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News Brief

October 12, 1926
See Original Daily Bulletin From This Date

A review of the work of the Joint Distribution Committee last year and plans for next year, as well as its attitude toward various Palestine projects, were outlined by Felix M. Warburg in his address at the National Conference of the United of the United Jewish Campaign here.

“Up to September 1st of this year we have made the following appropriations,” Mr. Warburg stated:

“To be expended during 1926:

Russian activities $2,450,000

European 1,692,500

Child Care. Palestine 50,000

Palestine Economic Corp 500,000

Cultural 338,000

Ort (Total appropriated $300,000 of which to be expended during 1926) 150,000

For Administration, New York and Berlin 150,000


To be expended during 1927:

Russia ($2,000,000 less $450,000 drawn in 1926 1,550,000

Palestine Economic Corp 500,000

Ort activities, estimated drawings against $300,000 appropriation 100,000

Medical activities, Palestine 37,500


“These figures total $7,918,000.

“How far we will be able to comply with the urgent requests laid before us for future needs from the different parts of Europe will depend entirely on the success of our collections and on the success of the campaigns to be run during the next few months under the able, self-sacrificing guidance of Mr. Brown.

“Naturally, both Dr. Kahn and Dr. Rosen would like to know as soon as possible how far their operations have to be restricted and in what direction they plan for the next year and for the year 1928, when we hope to close.

“We borrowed $700,000 early this year. What can we count on for the future? The Joint Distribution Committee, for which I have the honor to speak, can only distribute what it has and, though we have to plead guilty that for the first time since we have been entrusted with the distribution of your funds, we have gone into debt to the amount of over $1,000,000, pending the collection of our pledges, we sincerely hope that the payments will be made more promptly within the next few months because now is the time to decide whether or not some of the needs can be fulfilled. Now is the time to decide how many people are to be settled on the farms in Russia how many school children can receive the extraordinary training which Dr. Kahn and the people to whom he has entrusted this work have given to the children put in our charge,” Mr. Warburg said.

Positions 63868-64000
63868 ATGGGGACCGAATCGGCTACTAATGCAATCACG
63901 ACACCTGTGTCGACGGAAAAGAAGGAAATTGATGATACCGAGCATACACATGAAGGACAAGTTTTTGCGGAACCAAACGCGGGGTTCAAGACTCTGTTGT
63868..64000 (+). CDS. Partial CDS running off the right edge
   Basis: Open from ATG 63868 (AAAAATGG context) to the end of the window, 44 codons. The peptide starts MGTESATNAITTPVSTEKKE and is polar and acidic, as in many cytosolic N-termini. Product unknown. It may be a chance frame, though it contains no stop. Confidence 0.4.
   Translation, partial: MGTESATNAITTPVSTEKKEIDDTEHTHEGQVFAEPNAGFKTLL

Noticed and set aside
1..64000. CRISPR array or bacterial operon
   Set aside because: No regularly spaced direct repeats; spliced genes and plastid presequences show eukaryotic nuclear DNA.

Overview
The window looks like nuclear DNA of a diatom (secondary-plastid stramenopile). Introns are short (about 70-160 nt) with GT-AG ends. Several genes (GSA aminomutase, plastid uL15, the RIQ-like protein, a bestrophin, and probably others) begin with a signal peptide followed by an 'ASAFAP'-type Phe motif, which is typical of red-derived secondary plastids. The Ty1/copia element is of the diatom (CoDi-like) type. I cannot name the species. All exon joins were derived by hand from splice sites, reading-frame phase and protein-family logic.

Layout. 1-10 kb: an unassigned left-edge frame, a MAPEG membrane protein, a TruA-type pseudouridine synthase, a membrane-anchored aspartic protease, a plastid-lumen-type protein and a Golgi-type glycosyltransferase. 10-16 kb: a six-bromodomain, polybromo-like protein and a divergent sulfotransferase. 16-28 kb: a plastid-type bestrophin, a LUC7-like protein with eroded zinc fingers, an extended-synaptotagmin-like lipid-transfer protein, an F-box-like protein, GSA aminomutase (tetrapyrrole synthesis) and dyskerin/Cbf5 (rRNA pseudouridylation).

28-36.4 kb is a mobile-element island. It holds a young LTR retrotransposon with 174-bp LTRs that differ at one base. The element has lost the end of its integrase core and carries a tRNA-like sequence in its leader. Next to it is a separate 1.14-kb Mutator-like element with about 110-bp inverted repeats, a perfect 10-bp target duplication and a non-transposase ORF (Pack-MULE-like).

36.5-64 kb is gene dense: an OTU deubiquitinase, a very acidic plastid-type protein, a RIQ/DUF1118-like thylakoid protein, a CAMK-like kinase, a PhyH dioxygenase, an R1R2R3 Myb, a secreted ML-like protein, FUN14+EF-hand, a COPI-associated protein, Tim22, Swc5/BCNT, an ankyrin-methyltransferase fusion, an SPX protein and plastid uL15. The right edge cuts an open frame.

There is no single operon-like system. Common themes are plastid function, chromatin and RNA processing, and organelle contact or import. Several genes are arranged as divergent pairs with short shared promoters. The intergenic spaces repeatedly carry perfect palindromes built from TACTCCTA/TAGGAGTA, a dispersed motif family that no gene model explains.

“We are proud of our achievements because it is the first time we can recall having been able to call the attention of the world, which used to think of the Jews of Eastern Europe as traders only, to the fact that new circumstances and new opportunities have made new beings out of the people who formerly, while living within the Pale, were forcibly kept back in the fields of small trade between village and village.

“Dr. Rosen reports that there were expended up to July 1, 1926, for land survey about $30,600, for well drilling $60,400, for seeds $93,200, for live stock $190,000, for farm implements $92,000, planting vineyards and orchards $76,000, tractor operations $95,000, agricultural manufacturing enterprises $25,000, food and forage loans $430,000, buildings $640,000. for agricultural extension work $183,000, and for administration, the comparatively small amount of $107,000, making a grand total of over $1,600,000.

“It must be borne in mind that over 80 per cent of our expenditures are in the form of loans to settlers. Under average normal conditions it may be expected that these will begin to return within three to five years, so that we are building a foundation for the continuation of this work on a smaller scale for future years. The loans are made to groups of settlers or to agricultural cooperatives which are being organized in all districts. Dr. Rosen estimates that by the end of this year we should receive from the old Jewish colonies and from new settlers of 1923-1924, about $100,000 in refunds,” Mr. Warburg said.

Speaking of the relation to Palestine, Mr. Warburg stated: “While Dr. Kahn has covered the supervision in the different countries of Europe, we have continued our interest in Palestine and its different activities. We have given a good deal of time to the affairs of the university and were represented at the meetings in London and Paris. We found that the orphan situation needed further assistance and we have appropriated $50,000 for that field. We also continued our medical work. As our figures have shown, we expect to give the Palestine Economic Cooperation $500,000 this year, which will be used as soon as they can find a proper investment, and for the next two years $500,000 additional a year will be available.